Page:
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Vitamins and supplements

Just wondered what others were taking? I’ve read flaxseed oil is good for ms … Any advise would be great Cheers Scott

For me, as for many people with MS, vitamin D is the most vital. A dose of 5000 iu which seems to be the right dosage. My vitamin D levels are fairly regularly checked so I think I’ve got that right. My neurologist believes in vitamin D and adds it to blood testing every time. I also take calcium to help with vitamin D absorption plus magnesium which is supposed to help with spasms, though I’m not convinced that it does! I also take vitamin B12 which is meant to aid nerve function.

For me, as for many people, I got into the habit of taking these things and have been too nervous to stop. It’s not a hardship to take them and you never know what will help!!

Sue

True but can’t do any harm right !

Hmmm.

It’s not quite true that vitamins and supplements can’t do any harm.

Whilst I would agree with Sue that vitamin D is the key one, for most people with MS, and the only one backed by solid and increasing evidence (the rest tend to be more of a hope than evidence-based), even vitamin D isn’t harmless in excess.

We used to have a regular poster here - a pretty educated and knowledgeable one - both in general, and about MS/neurology in particular. She managed to overdose on super high-strength vitamin D.

Worse still, the symptoms were very similar to MS, so she had no reason to suspect her mistake. She simply assumed her MS was playing up.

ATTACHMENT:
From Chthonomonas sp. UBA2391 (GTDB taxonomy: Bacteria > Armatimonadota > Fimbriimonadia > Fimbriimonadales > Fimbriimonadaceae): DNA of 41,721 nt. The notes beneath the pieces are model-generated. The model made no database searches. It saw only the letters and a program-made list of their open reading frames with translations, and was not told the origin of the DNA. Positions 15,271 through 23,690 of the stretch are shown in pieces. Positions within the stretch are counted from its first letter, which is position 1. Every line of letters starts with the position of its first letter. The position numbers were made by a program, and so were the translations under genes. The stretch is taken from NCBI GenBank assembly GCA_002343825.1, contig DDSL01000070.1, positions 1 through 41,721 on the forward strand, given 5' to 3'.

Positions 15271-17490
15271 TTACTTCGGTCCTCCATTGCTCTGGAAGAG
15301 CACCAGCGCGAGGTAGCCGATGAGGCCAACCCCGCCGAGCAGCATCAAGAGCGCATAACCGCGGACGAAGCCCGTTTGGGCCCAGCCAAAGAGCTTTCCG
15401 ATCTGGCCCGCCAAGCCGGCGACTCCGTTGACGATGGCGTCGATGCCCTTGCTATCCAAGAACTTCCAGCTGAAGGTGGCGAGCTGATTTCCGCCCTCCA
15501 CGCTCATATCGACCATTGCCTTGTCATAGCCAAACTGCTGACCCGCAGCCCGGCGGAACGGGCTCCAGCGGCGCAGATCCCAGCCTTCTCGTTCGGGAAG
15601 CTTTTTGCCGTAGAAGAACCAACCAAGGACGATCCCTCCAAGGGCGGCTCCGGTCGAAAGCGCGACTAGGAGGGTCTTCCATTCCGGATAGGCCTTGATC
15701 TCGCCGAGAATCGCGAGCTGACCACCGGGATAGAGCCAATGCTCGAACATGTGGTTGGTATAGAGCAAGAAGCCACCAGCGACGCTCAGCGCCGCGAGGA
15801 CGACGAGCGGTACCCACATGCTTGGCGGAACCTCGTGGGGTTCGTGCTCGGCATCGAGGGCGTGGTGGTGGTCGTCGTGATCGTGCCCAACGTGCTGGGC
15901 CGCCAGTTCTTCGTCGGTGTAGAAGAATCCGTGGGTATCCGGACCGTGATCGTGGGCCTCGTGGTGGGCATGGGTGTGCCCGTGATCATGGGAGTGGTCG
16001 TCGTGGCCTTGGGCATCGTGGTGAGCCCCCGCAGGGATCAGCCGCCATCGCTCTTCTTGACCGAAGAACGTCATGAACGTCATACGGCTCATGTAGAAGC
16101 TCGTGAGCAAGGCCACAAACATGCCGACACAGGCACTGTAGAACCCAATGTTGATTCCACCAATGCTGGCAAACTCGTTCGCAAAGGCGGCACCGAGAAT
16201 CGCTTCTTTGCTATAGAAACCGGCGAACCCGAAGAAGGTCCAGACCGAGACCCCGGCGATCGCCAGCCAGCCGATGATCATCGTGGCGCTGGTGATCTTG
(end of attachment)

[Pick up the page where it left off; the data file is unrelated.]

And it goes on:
I’m not sure quite how it came to light, but she must have eventually had her vitamin D checked, either at her own request, or the request of her doctor, and it was sky high - she had to stop immediately.

She at least had the good grace to confess her mistake, and warn others, as she’d always been a strong advocate of these very high doses.

Although vitamin D deficiency is common in people with MS, it’s not inevitable. So first you should get a baseline vitamin D test (your GP or MS nurse can probably arrange it), to check if you really are deficient. If you supplement aggressively, without knowing if you’re deficient, you are at risk of overdose.

If the test shows you would be well advised to supplement, you should still be monitored from time to time, to check how it’s going - whether you need to increase or reduce your supplements. That is particularly true if you go for the very high doses favoured by some here.

I don’t think you’re at much risk if you take ordinary high street doses, but some people import much higher specially. I wouldn’t recommend that, unless you’re sure you’re deficient, and have got the go ahead from your neuro for those higher doses.

Tina

Tina is right, there was someone who posted on here about taking super high doses of vitamin D and ODd on it. Mine I know is the right dosage because it gets tested (at the moment every month along with everything else! I apparently have veins like a drug addict I’ve been stuck so many times!) So, yes, speak to your MS nurse, neurologist or GP about getting vitamin D tested - and while your at it, get them to test B12 too.

So yes, vitamins, minerals and other ‘alternative medicines’ can hurt you, so check with your doctors before you start anything.

Sue

I think supplements are just a costly way to get the right stuff inside of us.

If we eat a really good healthy diet, there is no need for all these extra things.

The only thing i take is one garlic tablet in the morning, and one cranberry tablet for my bladder. The garlic for my blood pressure.

I eat really well, all the dark green vegetables and colour vegetables, and fruits, dates, prunes, dried apricots all these things are so healthy and they contain iron and everything we need. Fish, chicken, whatever. I have also found the NAKD bars are a fab way of getting healthy as they have all the basic yummies inside which are full of goodness.